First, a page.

Don’t wait for the world to change. Find your own individual way
Don’t wait for the world to change or for some quota to propel you to the top. Find your own individual way. I am reminded of this maxim, after reading a recent publication in HBR. The study concludes from researching a consulting firm that male and female’s attitudes to work-life balance are pretty hard wired. Consequently, “what holds women back at work is not some unique challenge of balancing the demands of work and family but rather a general problem of overwork that prevails in contemporary corporate culture.”Obviously, the authors suggest that the problem gets solved once the firm agrees to reasonable work hours.
But what does that mean? Reducing work hours for everybody and reducing salaries proportionately and hiring more staff to do the work? Or reducing work hours without reducing salaries? In the one case the firm may suffer from being less competitive on the talent market. In the latter the firm will suffer from being less competitive in the business market. What is more, many companies are operating in a global market, competing against others from a different social-economic culture with different attitudes toward work-life balance.
Rather, the company as a whole should go full steam. While at the same time offering career flexibility that permits talent to decelerate and accelerate their careers according to their individual desires and needs. It’s important to remind ourselves that such practices already exist in different industries, e.g. Procter & Gamble and Aviva. Flexwork does provide both risks and opportunities and should not be dismissed up front. Also rewarding managers for using the entire talent pool – as applied by Unilever - brings positive results for gender balance in management.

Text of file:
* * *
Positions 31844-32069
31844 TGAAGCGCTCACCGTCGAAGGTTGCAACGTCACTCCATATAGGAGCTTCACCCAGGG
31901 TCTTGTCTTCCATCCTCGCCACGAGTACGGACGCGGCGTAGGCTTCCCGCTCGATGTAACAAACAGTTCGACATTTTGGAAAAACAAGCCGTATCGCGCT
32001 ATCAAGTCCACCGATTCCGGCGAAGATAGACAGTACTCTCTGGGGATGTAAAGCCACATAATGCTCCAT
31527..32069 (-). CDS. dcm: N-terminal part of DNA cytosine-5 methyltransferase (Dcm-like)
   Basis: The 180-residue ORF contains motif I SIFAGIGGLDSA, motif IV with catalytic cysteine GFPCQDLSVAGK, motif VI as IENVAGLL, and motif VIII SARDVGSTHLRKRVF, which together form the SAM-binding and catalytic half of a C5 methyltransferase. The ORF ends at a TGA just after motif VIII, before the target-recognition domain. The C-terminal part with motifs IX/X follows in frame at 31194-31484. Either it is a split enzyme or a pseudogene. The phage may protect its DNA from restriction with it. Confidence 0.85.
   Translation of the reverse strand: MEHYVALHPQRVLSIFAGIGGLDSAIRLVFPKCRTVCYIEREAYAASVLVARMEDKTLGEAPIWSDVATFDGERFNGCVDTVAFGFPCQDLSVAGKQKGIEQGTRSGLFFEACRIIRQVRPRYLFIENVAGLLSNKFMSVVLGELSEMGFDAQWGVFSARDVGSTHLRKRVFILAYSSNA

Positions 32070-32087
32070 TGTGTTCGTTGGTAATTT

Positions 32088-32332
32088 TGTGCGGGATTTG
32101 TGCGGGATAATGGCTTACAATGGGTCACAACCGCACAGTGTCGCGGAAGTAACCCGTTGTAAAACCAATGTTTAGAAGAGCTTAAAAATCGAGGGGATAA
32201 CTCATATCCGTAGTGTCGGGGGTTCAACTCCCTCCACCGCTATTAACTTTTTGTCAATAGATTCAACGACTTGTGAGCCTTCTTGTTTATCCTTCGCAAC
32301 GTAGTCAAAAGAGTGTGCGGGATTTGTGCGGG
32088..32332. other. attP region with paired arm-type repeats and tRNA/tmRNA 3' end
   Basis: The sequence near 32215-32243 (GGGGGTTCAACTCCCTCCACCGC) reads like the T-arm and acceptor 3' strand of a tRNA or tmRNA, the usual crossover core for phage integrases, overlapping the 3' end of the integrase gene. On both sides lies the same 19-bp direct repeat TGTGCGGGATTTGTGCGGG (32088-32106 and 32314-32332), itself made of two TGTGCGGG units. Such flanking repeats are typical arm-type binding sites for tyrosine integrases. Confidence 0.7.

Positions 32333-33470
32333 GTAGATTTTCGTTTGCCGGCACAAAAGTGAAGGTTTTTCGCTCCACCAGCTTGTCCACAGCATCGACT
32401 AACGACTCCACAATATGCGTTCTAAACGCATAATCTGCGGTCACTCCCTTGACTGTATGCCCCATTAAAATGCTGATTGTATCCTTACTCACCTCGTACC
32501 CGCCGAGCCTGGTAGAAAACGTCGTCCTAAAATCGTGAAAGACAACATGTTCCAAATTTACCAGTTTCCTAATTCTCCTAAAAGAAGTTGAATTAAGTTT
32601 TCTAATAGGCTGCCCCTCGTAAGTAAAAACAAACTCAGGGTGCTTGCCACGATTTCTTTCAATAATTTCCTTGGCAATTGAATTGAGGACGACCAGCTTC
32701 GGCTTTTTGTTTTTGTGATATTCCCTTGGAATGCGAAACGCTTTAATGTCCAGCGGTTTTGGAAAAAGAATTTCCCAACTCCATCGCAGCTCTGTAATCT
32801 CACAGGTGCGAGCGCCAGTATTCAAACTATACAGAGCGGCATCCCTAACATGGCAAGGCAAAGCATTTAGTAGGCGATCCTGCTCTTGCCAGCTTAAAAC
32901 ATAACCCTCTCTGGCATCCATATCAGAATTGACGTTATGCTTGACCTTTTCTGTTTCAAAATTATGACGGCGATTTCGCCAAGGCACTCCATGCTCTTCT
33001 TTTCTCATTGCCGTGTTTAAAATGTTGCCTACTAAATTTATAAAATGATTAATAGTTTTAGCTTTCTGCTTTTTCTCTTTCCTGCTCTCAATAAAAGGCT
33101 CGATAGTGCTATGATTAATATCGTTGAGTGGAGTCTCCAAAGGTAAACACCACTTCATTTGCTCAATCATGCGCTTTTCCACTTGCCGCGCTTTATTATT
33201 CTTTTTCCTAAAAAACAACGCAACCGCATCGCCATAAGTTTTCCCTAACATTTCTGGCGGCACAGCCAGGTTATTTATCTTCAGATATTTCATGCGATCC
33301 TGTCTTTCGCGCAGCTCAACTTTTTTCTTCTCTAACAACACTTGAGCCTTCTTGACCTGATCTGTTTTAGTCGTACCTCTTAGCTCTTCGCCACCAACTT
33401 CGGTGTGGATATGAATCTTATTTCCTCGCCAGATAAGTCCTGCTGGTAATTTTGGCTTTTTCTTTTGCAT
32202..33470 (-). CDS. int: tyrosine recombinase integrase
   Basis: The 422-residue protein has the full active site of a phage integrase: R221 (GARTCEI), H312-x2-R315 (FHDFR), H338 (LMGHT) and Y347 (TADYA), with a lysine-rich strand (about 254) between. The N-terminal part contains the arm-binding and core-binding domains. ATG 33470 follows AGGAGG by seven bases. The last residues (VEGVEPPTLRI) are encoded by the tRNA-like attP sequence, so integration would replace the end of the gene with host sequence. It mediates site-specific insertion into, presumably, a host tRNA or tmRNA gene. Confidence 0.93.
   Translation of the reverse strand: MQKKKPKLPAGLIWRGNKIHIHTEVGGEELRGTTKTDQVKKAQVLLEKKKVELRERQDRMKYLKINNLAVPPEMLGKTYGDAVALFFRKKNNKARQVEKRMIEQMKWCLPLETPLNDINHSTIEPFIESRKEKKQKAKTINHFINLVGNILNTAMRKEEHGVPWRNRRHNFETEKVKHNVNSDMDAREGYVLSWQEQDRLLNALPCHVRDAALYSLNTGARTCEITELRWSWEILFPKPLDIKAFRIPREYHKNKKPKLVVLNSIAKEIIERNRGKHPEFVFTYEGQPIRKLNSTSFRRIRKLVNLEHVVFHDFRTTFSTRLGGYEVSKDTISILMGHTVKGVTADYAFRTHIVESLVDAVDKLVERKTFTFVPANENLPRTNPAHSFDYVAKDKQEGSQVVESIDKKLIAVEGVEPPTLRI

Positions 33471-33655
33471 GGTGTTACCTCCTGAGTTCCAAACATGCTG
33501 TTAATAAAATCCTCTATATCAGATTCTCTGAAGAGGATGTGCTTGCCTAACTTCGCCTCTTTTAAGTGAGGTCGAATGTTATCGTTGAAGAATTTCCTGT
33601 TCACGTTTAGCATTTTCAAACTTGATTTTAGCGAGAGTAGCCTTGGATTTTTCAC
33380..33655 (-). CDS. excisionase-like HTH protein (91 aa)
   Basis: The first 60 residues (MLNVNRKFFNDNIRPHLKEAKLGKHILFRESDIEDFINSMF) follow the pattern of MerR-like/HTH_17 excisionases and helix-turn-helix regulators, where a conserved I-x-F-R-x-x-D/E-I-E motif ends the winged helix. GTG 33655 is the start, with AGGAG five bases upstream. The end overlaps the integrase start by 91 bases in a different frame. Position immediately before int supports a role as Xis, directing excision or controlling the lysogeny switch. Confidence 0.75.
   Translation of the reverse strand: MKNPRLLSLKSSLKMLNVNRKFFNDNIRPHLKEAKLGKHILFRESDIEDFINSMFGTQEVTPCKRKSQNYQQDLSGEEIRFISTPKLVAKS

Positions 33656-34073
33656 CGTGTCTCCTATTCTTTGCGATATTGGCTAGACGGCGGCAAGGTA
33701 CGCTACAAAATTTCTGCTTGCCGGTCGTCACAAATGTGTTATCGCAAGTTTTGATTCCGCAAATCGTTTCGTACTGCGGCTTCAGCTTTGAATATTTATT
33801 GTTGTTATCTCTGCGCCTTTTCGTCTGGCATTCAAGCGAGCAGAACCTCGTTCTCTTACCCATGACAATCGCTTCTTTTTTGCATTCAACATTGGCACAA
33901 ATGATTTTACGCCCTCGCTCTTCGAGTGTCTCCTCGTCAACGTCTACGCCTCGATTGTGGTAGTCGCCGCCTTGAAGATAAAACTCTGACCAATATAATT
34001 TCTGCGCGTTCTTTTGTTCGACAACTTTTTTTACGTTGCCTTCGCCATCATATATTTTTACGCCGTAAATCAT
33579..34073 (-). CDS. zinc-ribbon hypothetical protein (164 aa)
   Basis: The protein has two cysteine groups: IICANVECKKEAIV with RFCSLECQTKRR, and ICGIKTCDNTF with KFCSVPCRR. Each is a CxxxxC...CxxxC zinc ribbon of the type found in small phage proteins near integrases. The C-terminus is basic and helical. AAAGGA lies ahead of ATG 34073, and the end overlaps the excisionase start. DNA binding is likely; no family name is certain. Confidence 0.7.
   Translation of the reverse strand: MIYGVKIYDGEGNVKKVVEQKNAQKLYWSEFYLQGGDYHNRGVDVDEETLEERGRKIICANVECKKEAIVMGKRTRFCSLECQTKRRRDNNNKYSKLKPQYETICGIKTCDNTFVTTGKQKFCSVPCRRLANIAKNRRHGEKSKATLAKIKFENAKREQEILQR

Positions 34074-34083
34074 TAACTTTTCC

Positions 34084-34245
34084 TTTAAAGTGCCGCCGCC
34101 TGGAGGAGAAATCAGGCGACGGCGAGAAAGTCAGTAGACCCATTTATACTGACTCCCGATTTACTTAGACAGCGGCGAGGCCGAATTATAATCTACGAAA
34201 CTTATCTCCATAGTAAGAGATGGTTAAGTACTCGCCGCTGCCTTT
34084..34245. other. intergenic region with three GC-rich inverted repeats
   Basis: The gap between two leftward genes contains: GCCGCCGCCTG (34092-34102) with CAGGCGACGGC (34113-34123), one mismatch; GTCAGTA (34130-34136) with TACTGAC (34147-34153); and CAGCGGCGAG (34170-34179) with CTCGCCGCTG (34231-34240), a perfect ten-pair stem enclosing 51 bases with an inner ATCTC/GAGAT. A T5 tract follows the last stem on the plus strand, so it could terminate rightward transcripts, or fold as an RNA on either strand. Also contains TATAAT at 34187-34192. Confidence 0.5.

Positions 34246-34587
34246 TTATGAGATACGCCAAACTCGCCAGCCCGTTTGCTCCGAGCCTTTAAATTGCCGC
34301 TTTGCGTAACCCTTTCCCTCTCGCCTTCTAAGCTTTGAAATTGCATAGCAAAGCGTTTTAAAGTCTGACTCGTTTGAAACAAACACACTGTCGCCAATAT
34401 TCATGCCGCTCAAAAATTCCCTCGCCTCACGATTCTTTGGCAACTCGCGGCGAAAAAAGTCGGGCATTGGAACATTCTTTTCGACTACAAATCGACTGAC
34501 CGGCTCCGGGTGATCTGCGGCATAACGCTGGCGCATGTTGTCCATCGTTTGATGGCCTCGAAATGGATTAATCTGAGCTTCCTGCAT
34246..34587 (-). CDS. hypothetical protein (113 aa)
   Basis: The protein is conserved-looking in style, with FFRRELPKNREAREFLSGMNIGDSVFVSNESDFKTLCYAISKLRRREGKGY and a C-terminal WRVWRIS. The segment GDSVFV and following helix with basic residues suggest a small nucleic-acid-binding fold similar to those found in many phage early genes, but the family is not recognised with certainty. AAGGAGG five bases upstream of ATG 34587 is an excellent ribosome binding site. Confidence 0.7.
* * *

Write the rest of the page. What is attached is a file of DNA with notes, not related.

Therefore, finding your own individual way to the top first of all means changing the context. If your organisation does not offer a structure and culture that is conducive to your potential and – very importantly – to combining work and career in the way that suits you best, find a better one.
If you cannot or do not want to change the context, learn to navigate the context: by knowing how to negotiate your salary, by adapting your communication to your (male) audience, by managing your performance appraisal, and by taking charge of your work-life balance
Other than that, leverage the context by taking charge of your own leadership development. Learn how to be authentic and use leadership development tools, e.g. the Global Executive Leadership Mirror to your advantage.
KDVI Writer's Colony, 2020